How We Roll, Feb. 19: the bullet train ping pongs back north and car sales rise

“Mockingbirds don’t do one thing but make music for us to enjoy. They don’t eat up people’s gardens, don’t nest in corncribs, they don’t do one thing but sing their hearts out for us. That’s why it’s a sin to kill a mocking bird.”

Things to read whilst transiting: Harper Lee passed away today at the age of 89. She wrote one of the most popular books to be taught in American schools and played a key role as a researcher for Truman Capote’s “In Cold Blood.” Here’s the obit in the NYT. A fascinating life. 

Credit: Netflix.

Credit: Netflix.

From the Dept. of Transit Cameos: Netflix today released the new Judd Apatow series called “Love.” The Red/Purple Line will be making an appearance playing itself. There’s a glimpse in the trailer on the Netflix page; the LAT gave the series a thumbs up. As for the trailer, I liked the third season of “Homeland” as implausible and messy as it was at times.

From the Dept. of Put It on Your Calendar: The New Urbanism Film Festival is in Santa Monica on Wednesday, Feb. 24. with the screening of nine award-winning films. Among them is “Artista” by Diego Cardoso, who is also Metro’s Executive Officer – Transit Corridors, Active Transportation & Sustainability. More about the film festival here. New Urbanism note: the Expo Line to SaMo opens this spring.

California bullet train headed first to San Jose — a big Bay Area win (Mercury News)

I’m a couple days behind the news on this one. Instead of first trying to build the bullet train from Fresno to Burbank, the plan now is try to complete a segment between Bakersfield and San Jose. The change is due to the high costs of tunnels under the Tehachapi and San Gabriel mountains that would be needed to get the train to So Cal. Others quoted say the change is also due to local opposition in northern L.A. County and the San Fernando Valley.

In other news, the cost of the bullet train is now estimated at $64 billion — down from $68 billion. The state bond measure approved by voters in 2008 authorizes $9.95 billion in bonds to pay for the project. The vast majority of funding needed still hasn’t been secured, meaning that high-speed rail isn’t arriving in San Jose or Burbank or most other places until the dollars are found.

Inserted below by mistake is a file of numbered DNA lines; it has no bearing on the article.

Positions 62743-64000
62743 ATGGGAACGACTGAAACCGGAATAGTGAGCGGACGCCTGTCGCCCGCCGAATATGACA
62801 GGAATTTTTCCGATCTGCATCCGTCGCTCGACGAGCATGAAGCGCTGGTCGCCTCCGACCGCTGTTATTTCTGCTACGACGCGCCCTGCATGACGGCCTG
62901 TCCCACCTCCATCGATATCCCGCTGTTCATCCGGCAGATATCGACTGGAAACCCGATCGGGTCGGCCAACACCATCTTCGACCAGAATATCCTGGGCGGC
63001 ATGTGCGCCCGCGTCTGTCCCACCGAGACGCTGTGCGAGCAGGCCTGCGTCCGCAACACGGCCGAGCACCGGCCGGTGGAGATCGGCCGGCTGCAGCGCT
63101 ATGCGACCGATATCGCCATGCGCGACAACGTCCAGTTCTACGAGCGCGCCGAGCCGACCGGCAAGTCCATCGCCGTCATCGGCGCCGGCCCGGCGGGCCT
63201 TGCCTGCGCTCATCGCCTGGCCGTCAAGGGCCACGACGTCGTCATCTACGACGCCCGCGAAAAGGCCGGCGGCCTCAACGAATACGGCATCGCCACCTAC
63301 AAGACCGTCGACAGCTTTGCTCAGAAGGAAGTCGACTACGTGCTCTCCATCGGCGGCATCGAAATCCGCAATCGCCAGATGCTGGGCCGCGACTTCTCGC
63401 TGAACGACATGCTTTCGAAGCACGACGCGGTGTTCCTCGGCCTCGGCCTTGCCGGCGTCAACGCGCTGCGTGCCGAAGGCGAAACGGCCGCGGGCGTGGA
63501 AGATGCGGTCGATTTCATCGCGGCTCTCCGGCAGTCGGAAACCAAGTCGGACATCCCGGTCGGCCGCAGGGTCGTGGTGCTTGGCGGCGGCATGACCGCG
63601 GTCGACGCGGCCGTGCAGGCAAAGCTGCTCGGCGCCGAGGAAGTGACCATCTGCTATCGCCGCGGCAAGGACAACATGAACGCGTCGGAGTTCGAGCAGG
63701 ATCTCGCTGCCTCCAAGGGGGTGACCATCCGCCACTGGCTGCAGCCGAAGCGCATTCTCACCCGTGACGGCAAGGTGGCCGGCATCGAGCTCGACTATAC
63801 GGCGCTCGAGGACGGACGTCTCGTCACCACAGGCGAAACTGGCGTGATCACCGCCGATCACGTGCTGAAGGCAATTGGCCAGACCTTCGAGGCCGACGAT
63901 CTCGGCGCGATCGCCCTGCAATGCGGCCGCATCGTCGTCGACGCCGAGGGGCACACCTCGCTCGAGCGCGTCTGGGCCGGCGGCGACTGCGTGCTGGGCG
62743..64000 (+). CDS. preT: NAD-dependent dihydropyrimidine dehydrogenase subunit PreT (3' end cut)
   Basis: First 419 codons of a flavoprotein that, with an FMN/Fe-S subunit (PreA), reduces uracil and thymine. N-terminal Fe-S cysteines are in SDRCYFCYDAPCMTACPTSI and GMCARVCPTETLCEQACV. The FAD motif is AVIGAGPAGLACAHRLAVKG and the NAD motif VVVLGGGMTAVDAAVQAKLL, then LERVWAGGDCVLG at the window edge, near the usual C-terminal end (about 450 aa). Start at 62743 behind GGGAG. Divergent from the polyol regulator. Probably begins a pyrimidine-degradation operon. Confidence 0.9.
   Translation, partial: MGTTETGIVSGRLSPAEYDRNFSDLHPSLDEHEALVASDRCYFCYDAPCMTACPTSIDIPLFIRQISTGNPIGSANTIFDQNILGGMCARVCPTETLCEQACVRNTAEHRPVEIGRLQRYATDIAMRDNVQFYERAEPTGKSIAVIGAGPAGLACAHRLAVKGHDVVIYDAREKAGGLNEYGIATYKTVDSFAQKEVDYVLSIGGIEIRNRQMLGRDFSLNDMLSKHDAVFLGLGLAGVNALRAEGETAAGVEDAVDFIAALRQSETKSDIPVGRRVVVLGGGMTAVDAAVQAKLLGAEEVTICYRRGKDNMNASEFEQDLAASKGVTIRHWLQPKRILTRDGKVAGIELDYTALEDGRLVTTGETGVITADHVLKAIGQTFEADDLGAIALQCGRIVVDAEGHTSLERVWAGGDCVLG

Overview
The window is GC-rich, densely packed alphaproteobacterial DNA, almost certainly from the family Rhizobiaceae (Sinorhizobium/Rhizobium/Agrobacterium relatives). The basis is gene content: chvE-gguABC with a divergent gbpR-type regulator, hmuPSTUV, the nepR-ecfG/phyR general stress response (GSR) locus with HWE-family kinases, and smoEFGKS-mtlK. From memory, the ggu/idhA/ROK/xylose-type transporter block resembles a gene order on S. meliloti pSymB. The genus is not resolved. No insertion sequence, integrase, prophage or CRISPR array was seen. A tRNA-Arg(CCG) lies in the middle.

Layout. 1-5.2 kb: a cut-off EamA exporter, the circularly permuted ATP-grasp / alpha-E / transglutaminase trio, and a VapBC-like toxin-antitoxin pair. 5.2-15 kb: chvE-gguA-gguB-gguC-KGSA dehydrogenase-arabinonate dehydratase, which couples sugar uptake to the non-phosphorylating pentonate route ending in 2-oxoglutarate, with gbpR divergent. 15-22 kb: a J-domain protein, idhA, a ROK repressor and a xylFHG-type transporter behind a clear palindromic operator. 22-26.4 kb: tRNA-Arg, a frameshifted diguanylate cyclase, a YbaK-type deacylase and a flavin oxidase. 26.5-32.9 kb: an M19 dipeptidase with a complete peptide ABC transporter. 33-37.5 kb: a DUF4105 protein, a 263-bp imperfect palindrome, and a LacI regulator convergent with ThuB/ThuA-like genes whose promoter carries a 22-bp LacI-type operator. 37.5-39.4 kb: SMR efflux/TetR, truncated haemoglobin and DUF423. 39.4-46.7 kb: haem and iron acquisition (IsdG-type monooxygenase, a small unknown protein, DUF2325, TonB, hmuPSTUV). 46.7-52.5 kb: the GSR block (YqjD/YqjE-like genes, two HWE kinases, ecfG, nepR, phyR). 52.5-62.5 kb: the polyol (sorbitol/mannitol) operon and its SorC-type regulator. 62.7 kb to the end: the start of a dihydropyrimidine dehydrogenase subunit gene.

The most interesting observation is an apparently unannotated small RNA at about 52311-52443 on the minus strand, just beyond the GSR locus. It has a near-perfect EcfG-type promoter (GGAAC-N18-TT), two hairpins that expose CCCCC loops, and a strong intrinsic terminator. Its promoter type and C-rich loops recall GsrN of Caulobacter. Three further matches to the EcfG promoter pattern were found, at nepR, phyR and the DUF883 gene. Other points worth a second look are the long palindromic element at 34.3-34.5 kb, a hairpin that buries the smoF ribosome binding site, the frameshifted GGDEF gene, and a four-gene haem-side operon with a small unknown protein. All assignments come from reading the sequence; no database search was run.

Another article in the Contra Costa Times explains:

To finance the estimated $20 billion cost of the Silicon Valley-to-Central Valley segment of the rail line, the authority has proposed using a mix of voter-approved bond money, federal funding and as much as $500 million annually from the cap-and-trade fees. Those fees would fund up to half the cost of the segment.

The cap-and-trade money would depend on (among other things) the Legislature extending that program past 2020, says the Times.

New car sales in California rose 11 percent in 2015 (LAT)

The 2.05 million cars and light trucks sold is the biggest number since 2005. We’ve also been seeing stories lately along the lines of motorist deaths are up and vehicle miles are up — all suggesting that the “people are driving less” stories in the wake of the Great Recession may have been a temporary thing.

Ballot proposal would require developers to include affordable housing (LAT)

We wrote yesterday about a potential ballot measure in the city of Los Angeles that would halt or slow big developments, including ones near transit. On Wednesday, housing advocates and labor officials introduced a different ballot measure that would require that affordable housing units be part of any development that gets an exemption from city zoning codes.

Given that many (if not most) developments in L.A. get or seek exemptions, that’s a big deal. Proponents of the anti-density ballot measure criticized the new one. Other officials said the new measure could detract from the fight against the anti-density measure. How much of either measure is understood by voters remains to be seen.

And, of course, Metro is looking at a potential ballot measure to increase sales taxes by a half-cent to help fund projects in an updated long-range plan. That’s a very different thing from the two measures in the city of L.A. but it still means that measures involving density, housing and transportation could land before voters in November. Stay tuned.

Want to fight climate change? Here are seven critical changes you can make (Grist) 

Many of the seven involve automobiles. Specifically, researchers suggest buying a very fuel-efficient one, driving it as little as possible, accelerating it gently and keeping it until it literally won’t run any longer. No mention of transit even though studies have found that generally speaking taking transit instead of driving alone results in fewer greenhouse gas emissions.

Also on the list: eating less. Which begs a good question: do we have a better chance of getting Americans to drive less or eat less?

Updated DTLA gigapixel panorama (Urbanize LA)

The giant photo allows you to zoom in and out and better appreciate the many development projects underway.


3 replies

  1. Frankly, I think any new development should include affordable housing. Most if not all the new buildings in the Downtown LA area and South Park have been over priced housing that many people can not afford. Even though there are people that love density; I do not want Los Angeles to be like Manhattan were only the wealthy can afford to live.

    • Indeed. And if gentrification were coupled with an affordable housing mandate, it would be a boon for all, rather than a boon for a few and a scourge for the many.

      Then again, when I visit New York City, I stay at a very nice hotel in Queens, that’s within easy walking distance of three subway stations and moderate walking distance of a fourth. That’s the thing about New York City: you can get anywhere by subway and shoeleather.